However, if there is a difference between the torques acting in the half-wing shafts 5, 5′, the resulting axial forces FR and FL also become different, whereby a resulting actuating force is obtained, which initially is reacted by the springs 60, 60′. If the torque difference becomes greater, this leads to an axial displacement of the pinion shaft 40, which is so great that one of the sensors or switches 70, 70′ is actuated. Alternatively or in addition, it can be provided that a mechanical brake not shown in the Figure is activated.

Upon actuation of one of the sensors or switches 70, 70′, the drive unit 1 is shut down or blocked by the mechanical brake. In both cases, a further increase of the shaft torque in the half wings is prevented.

The same is true for a shaft breakage, which leads to a torque decrease in the half wing concerned. In this case, too, the drive unit 1 can be shut down or blocked. At the same time, the signal of the actuated sensor 70, 70′ can be utilized, in order to activate safety brakes, which for instance are arranged at the wing tips, in order to lock the system in a safe condition. However, a special case occurs when both shaftings are blocked at the same time. In this case, there is no torque difference, so that no fault can be detected. However, the driving torques to be absorbed in the transmissions preferably are limited to 50% of the torque capacity of the drive unit, as in the case of an asymmetric load branching a difference of the torques again becomes effective.

With the topology illustrated in the Figures, the following advantages are achieved:

    • elimination of a multitude of station and half-system torque limiters
    • distinctly reduced shaft torques in the jamming case
    • early detection of interruptions in the shafting
    • lower system procurement costs
    • lower system operating costs (maintenance)
    • increased system reliability

FIG. 4 shows a drive system in accordance with the present invention with redundant load paths. As can be taken from FIG. 4, two actuators 8 and two guide transmissions 9 each are associated to a branch transmission 6. In principle, it would also be conceivable to provide another number of guide transmissions as actuators. In this case, the use of a guide transmission would for instance also be conceivable. The invention is of course not limited to two actuators and guide transmissions, and another number also is conceivable in principle. As can furthermore be taken from FIG. 4, comparators are arranged in the branch transmissions 6, which are configured as a mechanically operating component 11. In a preferred aspect of the invention, the comparators are the arrangements shown in FIG. 3.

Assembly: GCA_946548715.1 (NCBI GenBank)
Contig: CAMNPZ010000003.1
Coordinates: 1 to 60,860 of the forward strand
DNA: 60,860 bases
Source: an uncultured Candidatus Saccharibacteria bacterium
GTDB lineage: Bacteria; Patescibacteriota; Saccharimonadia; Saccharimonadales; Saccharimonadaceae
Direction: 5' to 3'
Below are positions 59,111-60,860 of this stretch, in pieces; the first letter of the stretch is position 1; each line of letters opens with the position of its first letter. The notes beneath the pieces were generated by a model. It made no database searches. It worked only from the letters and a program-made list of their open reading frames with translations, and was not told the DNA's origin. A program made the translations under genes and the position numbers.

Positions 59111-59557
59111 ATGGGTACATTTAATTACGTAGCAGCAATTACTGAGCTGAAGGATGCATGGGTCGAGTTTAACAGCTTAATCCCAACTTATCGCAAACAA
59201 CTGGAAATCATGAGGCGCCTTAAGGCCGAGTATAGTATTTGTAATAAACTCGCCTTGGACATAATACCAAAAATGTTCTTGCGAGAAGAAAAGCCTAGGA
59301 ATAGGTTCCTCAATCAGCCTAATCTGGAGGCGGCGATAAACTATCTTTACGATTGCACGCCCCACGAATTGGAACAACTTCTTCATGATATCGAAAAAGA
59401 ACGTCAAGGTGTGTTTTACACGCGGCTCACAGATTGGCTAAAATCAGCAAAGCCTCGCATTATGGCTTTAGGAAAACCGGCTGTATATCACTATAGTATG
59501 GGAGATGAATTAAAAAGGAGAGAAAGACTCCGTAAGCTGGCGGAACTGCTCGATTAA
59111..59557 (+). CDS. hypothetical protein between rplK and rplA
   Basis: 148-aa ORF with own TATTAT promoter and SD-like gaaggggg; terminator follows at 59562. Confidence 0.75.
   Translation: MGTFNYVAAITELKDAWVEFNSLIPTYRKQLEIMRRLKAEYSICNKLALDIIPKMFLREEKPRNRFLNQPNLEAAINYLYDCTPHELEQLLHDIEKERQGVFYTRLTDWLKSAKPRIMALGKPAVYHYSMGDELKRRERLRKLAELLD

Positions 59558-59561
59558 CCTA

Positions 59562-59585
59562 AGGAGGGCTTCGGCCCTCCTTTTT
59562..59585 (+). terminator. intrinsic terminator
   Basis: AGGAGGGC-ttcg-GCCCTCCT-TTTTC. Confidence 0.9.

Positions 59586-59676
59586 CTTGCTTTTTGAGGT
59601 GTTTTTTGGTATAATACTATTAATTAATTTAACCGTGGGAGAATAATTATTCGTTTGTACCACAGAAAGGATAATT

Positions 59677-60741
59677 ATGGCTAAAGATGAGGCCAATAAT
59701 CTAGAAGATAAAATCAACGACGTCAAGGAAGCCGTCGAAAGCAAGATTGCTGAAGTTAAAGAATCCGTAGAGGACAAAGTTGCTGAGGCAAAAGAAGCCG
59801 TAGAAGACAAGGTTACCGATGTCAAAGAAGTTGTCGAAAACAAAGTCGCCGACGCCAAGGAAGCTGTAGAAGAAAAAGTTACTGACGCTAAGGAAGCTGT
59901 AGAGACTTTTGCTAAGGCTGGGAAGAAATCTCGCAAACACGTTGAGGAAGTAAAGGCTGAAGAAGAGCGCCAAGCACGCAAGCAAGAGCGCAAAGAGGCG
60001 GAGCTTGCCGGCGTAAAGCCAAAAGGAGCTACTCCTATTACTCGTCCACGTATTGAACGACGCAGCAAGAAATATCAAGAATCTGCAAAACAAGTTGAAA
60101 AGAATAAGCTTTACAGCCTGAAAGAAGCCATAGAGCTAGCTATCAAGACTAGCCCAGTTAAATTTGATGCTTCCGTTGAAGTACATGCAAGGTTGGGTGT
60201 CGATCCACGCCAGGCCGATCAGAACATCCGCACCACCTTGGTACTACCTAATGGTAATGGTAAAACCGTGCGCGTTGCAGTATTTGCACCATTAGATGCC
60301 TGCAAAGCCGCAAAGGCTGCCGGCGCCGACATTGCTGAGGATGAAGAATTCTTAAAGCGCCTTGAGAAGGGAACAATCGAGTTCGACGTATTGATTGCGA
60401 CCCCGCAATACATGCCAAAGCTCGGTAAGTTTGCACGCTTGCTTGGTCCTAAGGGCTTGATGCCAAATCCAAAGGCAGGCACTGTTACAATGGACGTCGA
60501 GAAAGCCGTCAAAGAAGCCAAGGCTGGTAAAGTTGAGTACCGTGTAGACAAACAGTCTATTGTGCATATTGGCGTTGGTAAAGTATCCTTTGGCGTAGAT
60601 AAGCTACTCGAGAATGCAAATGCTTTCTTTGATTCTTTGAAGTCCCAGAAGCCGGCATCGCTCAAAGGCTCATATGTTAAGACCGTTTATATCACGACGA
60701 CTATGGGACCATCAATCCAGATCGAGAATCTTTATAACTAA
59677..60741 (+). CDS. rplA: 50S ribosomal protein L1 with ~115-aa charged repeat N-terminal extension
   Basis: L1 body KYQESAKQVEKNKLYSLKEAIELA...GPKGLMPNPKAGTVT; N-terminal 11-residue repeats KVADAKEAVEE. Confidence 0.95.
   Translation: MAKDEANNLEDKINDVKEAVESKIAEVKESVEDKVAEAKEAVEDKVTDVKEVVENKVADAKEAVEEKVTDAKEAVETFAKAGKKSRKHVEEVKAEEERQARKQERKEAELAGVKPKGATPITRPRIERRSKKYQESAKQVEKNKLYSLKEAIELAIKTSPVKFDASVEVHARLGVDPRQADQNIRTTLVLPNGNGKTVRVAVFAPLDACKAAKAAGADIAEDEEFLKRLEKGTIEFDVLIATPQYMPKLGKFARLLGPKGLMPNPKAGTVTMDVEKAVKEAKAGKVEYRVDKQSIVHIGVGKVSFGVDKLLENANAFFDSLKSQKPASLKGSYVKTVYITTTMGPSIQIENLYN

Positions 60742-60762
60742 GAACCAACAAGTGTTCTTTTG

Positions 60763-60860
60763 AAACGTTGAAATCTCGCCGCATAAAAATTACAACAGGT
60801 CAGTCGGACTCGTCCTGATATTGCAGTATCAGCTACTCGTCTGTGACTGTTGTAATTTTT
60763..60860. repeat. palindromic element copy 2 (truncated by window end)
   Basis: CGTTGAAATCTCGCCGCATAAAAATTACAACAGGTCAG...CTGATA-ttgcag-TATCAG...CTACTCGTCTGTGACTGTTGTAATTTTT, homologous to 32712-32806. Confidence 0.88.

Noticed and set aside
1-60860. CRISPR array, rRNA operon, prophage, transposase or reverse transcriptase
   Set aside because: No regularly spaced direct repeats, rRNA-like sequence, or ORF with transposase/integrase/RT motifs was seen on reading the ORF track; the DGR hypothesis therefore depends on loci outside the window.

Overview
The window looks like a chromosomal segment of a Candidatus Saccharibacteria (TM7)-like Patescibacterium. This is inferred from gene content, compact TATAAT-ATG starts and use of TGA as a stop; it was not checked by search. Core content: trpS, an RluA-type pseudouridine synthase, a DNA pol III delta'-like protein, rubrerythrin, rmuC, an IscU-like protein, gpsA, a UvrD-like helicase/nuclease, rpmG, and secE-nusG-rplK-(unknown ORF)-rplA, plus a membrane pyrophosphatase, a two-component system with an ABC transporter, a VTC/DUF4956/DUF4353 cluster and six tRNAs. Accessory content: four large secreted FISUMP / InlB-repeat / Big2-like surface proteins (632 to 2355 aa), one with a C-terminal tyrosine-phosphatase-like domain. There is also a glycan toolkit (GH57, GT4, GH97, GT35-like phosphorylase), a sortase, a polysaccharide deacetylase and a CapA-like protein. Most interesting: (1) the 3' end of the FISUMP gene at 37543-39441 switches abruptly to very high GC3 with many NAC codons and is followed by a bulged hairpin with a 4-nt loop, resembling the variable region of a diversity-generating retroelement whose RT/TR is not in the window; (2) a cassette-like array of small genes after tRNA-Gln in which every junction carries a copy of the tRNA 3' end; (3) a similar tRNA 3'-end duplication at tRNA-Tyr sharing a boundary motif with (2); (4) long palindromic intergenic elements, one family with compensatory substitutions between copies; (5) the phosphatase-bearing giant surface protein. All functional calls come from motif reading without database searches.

By integrating this arrangement in each of the branch transmissions 6, the above-mentioned force conflict can be solved in the closed torque circuit. This is due to the fact that the force conflict in the transmissions produces torques with different signs. This torque difference can be compensated by an axial movement of the pinion shaft 40 shown in FIG. 3, in that during the axial movement of the pinion shaft 40 the spur gear subjected to a higher load stays back by the pitch of the helical toothing, whereas the wheel subjected to a lower load experiences a lead.

Since the torque circuit is closed, the torque compensation is obtained by the softnesses of the system. It should be noted that the stiffer the load paths, the less angular difference must be generated by the device. Only when a maximum admissible difference of the torques is exceeded, will a shutdown be effected via the switches 70, 70′.

Another safety requirement typical for aviation consists in that a failure of one of the load paths arranged in parallel must safely be detected (prohibition of “sleeping faults”). In solutions known from the prior art, electric sensors or also mechanical displays are used for this purpose.

The arrangement shown in FIG. 4 also detects torque differences initiated by jamming or an interruption of one of the load-bearing paths in the drive station. This is conceivable by using the mechanical device as shown in FIG. 3 and also with electric torque sensors. Thus, the arrangement as shown in FIG. 4 is not limited to the use of mechanical comparators.

In the case of both load paths jamming at the same time, 50% of the driving torque must be absorbed per load path also in this arrangement. In terms of safety, the simultaneous breakage of both load paths is negligeable, as in the system design this case is excluded by other measures, for instance by dissimilarity.